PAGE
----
Theme digitalisation: Physical product or digital service?

Welcome to read our specialists’ views on digitalisation! In this blog series, VTTers consider how digitalisation will affect the world – and especially the Finnish industry.

We are living through the greatest transition in the history of humankind. Computers, tablets, mobile phones, the internet – in a word, digitalisation – have quietly permeated our activities, gradually transforming all of our actions and practices. For those living through it, the magnitude of such change is difficult to grasp. Exactly what kind of change is involved? What precisely is changing? How will business be affected?

The World Wide Web was still a barely understood concept in the 1990s. It is now just part of the digitalisation of our daily lives, sharing our world with applications running on a range of platforms embedded in smart home electronics, vehicles and increasingly in our very surroundings. Virtually all of the world’s information will soon be simultaneously available for those who want it – real-time has made its way into our services.

Digital applications and services for corporate finances are increasingly necessary to maintaining and developing competitiveness. Enabled by digitalisation, many firms plan to shift increasingly from product to service provision.

This business transformation is directly associated with changes in the operations of digitally aware companies. The big question is how will a company’s value-adding factors change – for example, should you sell devices or not, and how will the related production activities be transformed? Should a firm buy in change-related expertise, or build its own competencies when responding to market and customer trends? Could it be that there is no need for a physical product in its current form, if standard off-the-shelf software can be used to replace certain activities?

Every company should consider its activities and whether it has a clear digitalisation strategy, with someone designated to take charge of it. Setting digitalisation in opposition to your current business practices may sound like a recipe for uncertainty, but this can be countered through methodical planning and by weighing up the options.

A digi-step forward

VTT’s research on digitalisation seeks to understand the dynamics of the digital transformation by studying our client companies. This takes us to the heart of the phenomenon, on which we can have a systematic impact by using well-chosen methods. The creation of customer added value and greater competitiveness are key priorities from a business perspective. A potentially digital, service-based business has to be designed to generate added value of this kind.

Current information processing methods and practices often form the basis of change within a company. This does not call for a leap into the unknown – the issues should be considered carefully and the company should proceed one step at a time. When the issue is examined sufficiently well, mutually beneficial experiences can be gathered and operational development models can be identified. In this way, the company can understand how to benefit from digitalisation at various stages of the product development lifecycle and drive its business forward.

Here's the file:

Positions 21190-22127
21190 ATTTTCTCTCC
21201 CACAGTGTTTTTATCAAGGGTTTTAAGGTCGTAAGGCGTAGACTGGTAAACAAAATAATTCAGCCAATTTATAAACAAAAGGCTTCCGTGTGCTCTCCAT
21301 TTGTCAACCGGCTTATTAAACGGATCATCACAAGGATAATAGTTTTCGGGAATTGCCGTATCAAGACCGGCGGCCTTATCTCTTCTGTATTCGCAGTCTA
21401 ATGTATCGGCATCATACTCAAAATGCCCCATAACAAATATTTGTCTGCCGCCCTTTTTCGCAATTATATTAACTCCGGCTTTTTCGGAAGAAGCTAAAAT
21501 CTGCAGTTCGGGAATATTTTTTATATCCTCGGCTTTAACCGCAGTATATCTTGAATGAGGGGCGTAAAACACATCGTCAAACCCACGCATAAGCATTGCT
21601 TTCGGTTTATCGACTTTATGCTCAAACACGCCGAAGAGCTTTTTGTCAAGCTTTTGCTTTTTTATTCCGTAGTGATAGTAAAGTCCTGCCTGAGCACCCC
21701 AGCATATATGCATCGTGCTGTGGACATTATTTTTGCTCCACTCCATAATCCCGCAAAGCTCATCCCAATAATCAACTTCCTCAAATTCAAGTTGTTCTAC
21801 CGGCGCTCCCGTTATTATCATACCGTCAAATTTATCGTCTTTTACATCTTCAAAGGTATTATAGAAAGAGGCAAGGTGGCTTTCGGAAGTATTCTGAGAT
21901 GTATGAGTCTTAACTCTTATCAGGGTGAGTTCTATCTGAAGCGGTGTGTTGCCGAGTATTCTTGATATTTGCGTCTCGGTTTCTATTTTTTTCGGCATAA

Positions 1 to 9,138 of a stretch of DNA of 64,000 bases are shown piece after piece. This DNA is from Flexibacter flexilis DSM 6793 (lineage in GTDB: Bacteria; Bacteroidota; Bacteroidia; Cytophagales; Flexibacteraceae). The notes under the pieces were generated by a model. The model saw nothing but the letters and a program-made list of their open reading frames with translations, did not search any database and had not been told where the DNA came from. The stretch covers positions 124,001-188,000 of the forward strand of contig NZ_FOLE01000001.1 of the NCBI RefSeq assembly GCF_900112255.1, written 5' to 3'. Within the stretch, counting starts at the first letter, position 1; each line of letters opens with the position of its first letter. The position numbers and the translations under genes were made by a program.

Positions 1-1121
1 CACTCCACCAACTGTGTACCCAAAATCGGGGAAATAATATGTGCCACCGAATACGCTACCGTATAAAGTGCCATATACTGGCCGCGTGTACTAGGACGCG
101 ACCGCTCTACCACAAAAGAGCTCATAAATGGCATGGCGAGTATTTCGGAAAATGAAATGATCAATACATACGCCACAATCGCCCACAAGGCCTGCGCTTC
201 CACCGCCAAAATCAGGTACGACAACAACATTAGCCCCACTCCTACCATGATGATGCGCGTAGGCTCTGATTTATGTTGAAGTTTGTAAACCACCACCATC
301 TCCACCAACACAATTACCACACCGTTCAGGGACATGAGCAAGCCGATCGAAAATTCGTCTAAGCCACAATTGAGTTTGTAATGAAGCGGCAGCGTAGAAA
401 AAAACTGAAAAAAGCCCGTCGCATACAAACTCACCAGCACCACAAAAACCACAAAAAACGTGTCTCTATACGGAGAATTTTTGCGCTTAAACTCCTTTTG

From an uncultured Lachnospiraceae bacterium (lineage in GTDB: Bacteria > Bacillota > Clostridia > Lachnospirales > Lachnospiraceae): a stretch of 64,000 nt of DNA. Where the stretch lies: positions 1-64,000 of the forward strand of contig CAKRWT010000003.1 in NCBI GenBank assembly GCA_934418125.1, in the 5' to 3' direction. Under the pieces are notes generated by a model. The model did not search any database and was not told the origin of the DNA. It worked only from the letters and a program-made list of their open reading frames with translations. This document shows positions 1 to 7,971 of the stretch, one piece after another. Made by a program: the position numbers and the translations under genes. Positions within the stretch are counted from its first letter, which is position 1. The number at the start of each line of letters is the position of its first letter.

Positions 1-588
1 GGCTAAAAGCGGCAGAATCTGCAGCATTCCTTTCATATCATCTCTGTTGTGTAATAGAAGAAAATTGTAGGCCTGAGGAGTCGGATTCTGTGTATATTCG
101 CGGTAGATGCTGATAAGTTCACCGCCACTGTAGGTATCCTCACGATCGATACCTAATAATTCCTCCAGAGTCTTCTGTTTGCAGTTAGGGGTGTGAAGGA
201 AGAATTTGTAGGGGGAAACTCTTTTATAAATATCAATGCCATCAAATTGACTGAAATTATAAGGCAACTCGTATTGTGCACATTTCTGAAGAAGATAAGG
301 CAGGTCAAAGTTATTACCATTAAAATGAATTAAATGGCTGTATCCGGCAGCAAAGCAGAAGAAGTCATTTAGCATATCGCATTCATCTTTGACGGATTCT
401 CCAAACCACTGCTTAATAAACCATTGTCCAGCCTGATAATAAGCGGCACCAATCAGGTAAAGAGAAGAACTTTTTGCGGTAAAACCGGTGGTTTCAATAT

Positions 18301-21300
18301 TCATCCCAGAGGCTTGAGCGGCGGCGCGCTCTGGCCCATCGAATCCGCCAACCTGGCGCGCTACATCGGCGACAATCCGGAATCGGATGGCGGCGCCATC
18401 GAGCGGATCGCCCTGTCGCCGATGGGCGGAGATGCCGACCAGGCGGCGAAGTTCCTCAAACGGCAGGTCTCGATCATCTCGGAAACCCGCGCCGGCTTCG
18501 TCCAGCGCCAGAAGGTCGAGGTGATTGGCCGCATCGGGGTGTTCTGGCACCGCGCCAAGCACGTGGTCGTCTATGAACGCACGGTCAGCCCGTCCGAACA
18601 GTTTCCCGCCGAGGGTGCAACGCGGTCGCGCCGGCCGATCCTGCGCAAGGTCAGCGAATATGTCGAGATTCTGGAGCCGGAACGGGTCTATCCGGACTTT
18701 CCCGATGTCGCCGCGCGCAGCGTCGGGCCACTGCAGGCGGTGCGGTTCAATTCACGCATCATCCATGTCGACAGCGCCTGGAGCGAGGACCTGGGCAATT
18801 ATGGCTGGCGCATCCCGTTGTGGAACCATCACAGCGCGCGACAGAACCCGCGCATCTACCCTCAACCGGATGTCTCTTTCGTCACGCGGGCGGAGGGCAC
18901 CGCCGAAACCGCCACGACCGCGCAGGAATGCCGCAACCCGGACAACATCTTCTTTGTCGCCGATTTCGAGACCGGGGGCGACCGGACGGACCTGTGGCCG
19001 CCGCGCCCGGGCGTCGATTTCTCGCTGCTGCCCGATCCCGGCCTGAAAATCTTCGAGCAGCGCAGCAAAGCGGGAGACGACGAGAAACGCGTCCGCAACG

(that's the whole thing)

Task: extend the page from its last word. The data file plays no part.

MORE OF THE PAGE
Human activities define new services

The Internet of Things holds out the prospect of exploiting digitalisation’s opportunities in industrial processes. On the other hand, technology has never been an isolated element in human activity. Since the days of ancient hunting cultures, cooperation, tools and goal-oriented activities have formed the basis of the success of human culture. Such goal-oriented activity is therefore the cornerstone of success, even if we are now discussing digital services rather than mammoth hunting.

When designing digital services, the focus is no longer on the product but on the added value – generated, perhaps, alongside other network members – that the service provider can create in the customer’s operating environment. The focus moves from aircraft engine construction to the reliable transportation of people. Or, healthcare services are now about the patient experience rather than the use of physician resources, and so on. Creating a successful service is about understanding and building the service together with its users. We have developed collaborative methods of this kind to meet the needs created by digitalisation.

From the digitalisation markets to conquering blue oceans

The potential of digitalisation can be achieved through fast and timely market conquest. This requires a firm grasp of the development of the related business opportunities. On the other hand, sufficiently rapid R&D enables a firm to test the markets’ receptivity to a service and to try out the service concept. Creating an agile service – or software, for that matter – enables a company to target just the right niche and conquer ‘blue oceans’ of uncontested market space.

Now is the time to venture further into the digital realm and ask ourselves what it is about – from the point of view of Finnish industry in particular. In this blog series, VTT experts will shed light on their research activities and discuss the digital transformation from a variety of angles.

Welcome to our take on digitalisation!

Tuomo Tuikka

Head of Research Area, Digital Systems and Services (DSS)

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